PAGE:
The Sindicato Interempresa Líder (SIL), a trade union of Walmart workers in Chile, denounced that the company dismissed more than 400 workers as a reprisal for taking part in the strike carried out in July and collective negotiation processes held in the months of July and August.
Juan Moreno, president of the SIL, reported that only in the month of September more than 400 workers associated with the union have been dismissed throughout the country and that the number of dismissed workers exceeds 1,000 in the last three months. Moreno also said that the majority of dismissed workers had been working with the company for over 5 years and many of them were workers’ leaders in their respectives branches and important representatives of the union.
“The company is setting a negative example for all workers in the country, by carrying out mass and selective dismissals after a period of negotiation and democratic demonstrations of workers, such as the right to strike,” said Moreno.
The lawyer of the workers union, Francisco Díaz, announced that they would soon file a lawsuit for anti-union dismissals against the company.
The SIL is one of the largest trade unions of the country. It brings together more than 17,000 workers, working in over 317 stores of various supermarket chains owned by Walmart, under the brand name of Líder, Hiper Líder, Express de Líder, Ekono, Acuenta and Central Mayorista supermarkets across Chile.
The 6-day-long strike in July was the largest private sector strike that Chile had seen in years. Due to the strike, about 130 of these supermarkets remained closed, while more than 100 operated for half a day.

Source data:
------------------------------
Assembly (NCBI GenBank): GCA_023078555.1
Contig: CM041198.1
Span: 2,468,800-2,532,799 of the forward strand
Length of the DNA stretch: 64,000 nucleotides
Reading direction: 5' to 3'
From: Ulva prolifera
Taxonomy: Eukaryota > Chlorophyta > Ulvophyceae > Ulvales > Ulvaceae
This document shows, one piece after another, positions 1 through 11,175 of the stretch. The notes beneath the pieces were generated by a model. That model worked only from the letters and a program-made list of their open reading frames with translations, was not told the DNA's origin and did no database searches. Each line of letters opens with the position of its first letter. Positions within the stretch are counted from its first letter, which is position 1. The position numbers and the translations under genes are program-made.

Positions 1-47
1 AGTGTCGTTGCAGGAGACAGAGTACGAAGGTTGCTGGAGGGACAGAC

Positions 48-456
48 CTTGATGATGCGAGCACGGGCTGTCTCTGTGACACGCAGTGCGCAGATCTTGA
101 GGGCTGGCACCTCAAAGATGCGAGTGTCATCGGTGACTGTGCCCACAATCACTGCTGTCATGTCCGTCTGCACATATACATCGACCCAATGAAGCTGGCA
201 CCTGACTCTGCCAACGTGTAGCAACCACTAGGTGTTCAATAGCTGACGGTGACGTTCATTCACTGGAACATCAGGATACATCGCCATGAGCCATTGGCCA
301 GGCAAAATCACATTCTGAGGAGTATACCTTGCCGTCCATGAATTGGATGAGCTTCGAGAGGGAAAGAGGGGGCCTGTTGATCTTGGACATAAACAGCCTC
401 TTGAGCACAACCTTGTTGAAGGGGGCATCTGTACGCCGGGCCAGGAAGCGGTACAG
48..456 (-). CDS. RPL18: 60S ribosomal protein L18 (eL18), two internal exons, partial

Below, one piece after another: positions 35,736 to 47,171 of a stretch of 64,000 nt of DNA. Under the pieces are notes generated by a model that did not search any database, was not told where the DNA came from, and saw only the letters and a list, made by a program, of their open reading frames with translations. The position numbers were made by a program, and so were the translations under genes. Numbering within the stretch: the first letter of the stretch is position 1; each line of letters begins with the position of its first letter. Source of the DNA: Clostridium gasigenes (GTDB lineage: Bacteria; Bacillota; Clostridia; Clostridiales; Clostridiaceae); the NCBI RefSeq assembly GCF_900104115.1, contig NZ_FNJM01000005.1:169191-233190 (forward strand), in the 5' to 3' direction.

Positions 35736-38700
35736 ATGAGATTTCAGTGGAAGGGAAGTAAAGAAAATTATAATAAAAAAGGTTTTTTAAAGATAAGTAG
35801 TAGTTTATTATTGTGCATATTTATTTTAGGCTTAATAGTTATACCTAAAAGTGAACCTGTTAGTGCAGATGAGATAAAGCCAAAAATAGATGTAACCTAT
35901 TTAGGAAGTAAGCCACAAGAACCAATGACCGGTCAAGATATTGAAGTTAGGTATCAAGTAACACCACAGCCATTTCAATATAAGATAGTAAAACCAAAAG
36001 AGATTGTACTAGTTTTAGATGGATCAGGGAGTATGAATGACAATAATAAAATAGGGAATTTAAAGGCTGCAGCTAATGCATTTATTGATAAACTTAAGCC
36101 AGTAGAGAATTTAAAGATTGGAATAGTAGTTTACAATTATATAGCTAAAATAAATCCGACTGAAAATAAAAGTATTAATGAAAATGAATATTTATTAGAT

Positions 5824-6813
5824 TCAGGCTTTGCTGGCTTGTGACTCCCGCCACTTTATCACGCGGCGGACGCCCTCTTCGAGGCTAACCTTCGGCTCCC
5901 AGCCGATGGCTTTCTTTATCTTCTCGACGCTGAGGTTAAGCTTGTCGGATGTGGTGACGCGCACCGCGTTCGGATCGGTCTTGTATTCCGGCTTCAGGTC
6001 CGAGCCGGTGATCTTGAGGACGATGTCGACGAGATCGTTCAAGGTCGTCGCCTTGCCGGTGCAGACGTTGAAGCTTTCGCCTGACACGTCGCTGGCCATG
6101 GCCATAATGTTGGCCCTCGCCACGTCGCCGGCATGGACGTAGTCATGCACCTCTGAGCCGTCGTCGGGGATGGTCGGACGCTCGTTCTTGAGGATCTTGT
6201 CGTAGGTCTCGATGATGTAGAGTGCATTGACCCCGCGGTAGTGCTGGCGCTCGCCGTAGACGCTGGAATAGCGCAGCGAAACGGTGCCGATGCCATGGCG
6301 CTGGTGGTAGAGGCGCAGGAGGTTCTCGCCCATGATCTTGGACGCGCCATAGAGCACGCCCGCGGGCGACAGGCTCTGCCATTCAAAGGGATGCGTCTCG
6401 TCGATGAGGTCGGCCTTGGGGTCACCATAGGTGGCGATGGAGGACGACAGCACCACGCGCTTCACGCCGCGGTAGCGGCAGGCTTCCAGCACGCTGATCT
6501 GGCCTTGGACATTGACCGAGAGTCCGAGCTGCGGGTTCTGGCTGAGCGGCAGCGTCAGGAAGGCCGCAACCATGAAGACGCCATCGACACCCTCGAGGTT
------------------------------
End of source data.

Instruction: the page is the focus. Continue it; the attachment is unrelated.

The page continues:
The workers had demanded an increase of 4% in salaries for workers who would have to perform multiple tasks working with the machines, as well as the reincorporation of the workers who will be unemployed after the digital transformation of the company. In a collective agreement, an increase of 3.5% was agreed upon and the strike was lifted. In addition, the company also offered to organize training programs for the workers who would be jobless to facilitate their reincorporation into the workforce. A further salary increase of up to 5.1% was reached in August through a new collective negotiation process, after which the series of selective dismissals began.
The vengeful action by Walmart is further evident by their recently released statement, in which the company said that it “has an average monthly turnover of 4%” and that between July and September, the company increased its workforce by around 300 new employees after the opening of a new supermarket chain El Peñón.